From School Library Journal
Grade 2–4—Leaving the basic framework of the Grimm Brothers' tale intact, Morpurgo has altered details of the plot, creating a story in which strong familial bonds allow the innocent brother and sister to overcome evil. A happy, self-sufficient family is cursed by a witch, Belladonna, who falls in love with Gabriel, the children's father, and turns their mother into a weeping willow tree. She enchants Gabriel, who marries her, but she soon realizes that she will never become an integral part of the family. Overcome with jealousy, she creates a sudden famine that kills nearly all of the plants and animals, then twice convinces Gabriel to lose his children in the forest, where she entices them into her little gingerbread cottage for a meal of pancakes and syrup. After each reference to the witch's black magic comes the refrain: "It was nothing for her to do that." The moment Gretel pushes Belladonna into her own oven, the children's world is instantly filled with love, beauty, good health, and happiness. Folk-art-style paintings, in watercolor with colored-pencil outlines and facial features, range in size from small decorations and vertical strips of various widths to full-page scenes. The story is written in language geared to young children, but the dark tone bumps up the age for which it would seem appropriate. Libraries with large fairy-tale collections may want to purchase this lengthier-than-usual version of the story.—Susan Scheps, Shaker Heights Public Library, OH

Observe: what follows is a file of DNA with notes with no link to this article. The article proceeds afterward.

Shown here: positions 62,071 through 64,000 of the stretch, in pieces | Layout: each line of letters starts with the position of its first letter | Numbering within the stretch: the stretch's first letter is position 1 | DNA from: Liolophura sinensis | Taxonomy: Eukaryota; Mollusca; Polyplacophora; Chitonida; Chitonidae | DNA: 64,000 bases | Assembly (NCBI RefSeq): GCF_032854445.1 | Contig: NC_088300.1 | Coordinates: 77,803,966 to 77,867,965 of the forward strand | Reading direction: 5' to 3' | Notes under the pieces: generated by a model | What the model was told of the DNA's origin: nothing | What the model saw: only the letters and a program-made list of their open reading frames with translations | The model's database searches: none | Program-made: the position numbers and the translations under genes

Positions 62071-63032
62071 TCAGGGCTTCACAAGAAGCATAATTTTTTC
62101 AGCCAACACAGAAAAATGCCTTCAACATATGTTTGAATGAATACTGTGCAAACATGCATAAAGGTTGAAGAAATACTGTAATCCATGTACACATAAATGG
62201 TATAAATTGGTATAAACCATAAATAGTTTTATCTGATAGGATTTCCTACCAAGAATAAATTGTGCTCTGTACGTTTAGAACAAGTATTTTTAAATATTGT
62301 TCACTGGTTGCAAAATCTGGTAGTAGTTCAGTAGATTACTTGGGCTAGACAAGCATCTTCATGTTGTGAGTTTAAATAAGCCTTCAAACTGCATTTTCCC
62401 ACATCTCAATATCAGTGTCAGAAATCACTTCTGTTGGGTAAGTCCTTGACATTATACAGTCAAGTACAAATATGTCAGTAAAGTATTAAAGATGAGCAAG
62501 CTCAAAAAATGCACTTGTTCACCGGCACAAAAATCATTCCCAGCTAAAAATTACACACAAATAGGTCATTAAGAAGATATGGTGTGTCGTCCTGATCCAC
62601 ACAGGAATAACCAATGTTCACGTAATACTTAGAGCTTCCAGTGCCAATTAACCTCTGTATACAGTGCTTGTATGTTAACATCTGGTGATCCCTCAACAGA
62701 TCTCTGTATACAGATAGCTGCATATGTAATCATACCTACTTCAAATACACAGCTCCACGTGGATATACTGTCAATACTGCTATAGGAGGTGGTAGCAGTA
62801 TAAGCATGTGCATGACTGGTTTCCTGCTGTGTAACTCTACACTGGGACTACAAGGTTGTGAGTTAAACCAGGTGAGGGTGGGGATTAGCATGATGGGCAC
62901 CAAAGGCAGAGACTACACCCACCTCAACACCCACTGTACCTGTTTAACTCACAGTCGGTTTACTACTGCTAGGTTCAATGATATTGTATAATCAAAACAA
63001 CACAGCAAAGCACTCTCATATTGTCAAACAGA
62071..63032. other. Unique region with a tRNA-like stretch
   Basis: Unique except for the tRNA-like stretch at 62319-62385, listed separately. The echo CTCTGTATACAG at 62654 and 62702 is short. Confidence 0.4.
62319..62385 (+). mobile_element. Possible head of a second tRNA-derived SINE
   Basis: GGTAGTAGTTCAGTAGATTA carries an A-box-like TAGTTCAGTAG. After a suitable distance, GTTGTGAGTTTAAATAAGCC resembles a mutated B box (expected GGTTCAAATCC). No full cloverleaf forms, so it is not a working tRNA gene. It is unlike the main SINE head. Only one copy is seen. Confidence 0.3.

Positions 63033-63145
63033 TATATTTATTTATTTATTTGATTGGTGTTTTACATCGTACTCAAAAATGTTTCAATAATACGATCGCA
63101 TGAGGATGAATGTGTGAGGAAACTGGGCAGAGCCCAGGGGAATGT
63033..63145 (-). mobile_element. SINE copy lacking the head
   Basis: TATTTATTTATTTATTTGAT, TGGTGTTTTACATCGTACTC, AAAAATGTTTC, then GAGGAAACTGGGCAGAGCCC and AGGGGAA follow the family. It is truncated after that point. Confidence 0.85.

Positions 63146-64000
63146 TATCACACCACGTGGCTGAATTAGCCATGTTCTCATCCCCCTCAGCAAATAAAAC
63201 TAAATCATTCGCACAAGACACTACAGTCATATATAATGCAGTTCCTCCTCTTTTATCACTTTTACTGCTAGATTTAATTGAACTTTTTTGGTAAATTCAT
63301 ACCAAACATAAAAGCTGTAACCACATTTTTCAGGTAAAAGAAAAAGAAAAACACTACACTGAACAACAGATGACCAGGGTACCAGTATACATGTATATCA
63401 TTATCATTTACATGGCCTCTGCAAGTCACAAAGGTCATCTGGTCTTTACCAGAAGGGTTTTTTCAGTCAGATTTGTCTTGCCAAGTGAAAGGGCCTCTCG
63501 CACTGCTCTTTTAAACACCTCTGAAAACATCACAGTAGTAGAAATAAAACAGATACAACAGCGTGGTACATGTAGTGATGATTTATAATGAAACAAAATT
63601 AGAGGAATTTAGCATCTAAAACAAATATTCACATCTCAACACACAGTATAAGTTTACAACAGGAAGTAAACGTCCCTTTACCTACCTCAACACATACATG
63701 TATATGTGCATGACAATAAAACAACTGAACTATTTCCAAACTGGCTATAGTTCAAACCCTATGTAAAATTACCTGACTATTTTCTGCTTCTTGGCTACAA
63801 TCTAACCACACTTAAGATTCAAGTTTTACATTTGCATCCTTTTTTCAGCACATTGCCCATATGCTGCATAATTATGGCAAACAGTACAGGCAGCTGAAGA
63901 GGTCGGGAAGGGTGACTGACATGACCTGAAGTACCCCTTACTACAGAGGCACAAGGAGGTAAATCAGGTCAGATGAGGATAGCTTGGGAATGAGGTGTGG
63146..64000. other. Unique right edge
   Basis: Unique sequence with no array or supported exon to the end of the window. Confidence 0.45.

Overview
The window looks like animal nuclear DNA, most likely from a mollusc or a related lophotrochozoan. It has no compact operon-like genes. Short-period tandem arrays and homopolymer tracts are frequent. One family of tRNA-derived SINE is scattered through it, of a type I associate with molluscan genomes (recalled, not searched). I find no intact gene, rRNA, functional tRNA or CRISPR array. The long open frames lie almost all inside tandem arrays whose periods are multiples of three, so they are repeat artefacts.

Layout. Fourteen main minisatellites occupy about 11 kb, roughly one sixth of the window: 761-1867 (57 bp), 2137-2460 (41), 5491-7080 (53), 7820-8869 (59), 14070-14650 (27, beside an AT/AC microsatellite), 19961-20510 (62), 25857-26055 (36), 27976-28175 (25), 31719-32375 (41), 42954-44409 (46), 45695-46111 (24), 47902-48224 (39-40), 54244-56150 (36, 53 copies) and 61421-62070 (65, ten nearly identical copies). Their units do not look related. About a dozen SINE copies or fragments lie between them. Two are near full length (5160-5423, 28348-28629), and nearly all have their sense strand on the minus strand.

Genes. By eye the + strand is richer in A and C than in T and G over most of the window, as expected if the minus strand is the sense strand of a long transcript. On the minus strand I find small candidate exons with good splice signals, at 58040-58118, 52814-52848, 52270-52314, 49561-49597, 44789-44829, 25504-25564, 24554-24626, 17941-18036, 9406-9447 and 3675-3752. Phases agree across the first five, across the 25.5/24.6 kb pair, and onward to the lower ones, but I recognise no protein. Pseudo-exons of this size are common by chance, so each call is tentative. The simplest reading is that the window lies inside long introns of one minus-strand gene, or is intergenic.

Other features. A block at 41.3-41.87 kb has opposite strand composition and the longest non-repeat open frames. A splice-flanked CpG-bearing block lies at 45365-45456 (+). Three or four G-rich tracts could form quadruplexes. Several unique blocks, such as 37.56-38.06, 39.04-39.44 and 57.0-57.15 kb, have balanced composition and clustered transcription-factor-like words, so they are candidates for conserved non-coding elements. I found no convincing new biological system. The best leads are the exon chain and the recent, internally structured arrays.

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"* "Draws on the idea of hope and courage within the story, making it much more than a simple fairy tale." A Patchwork of Books blog"
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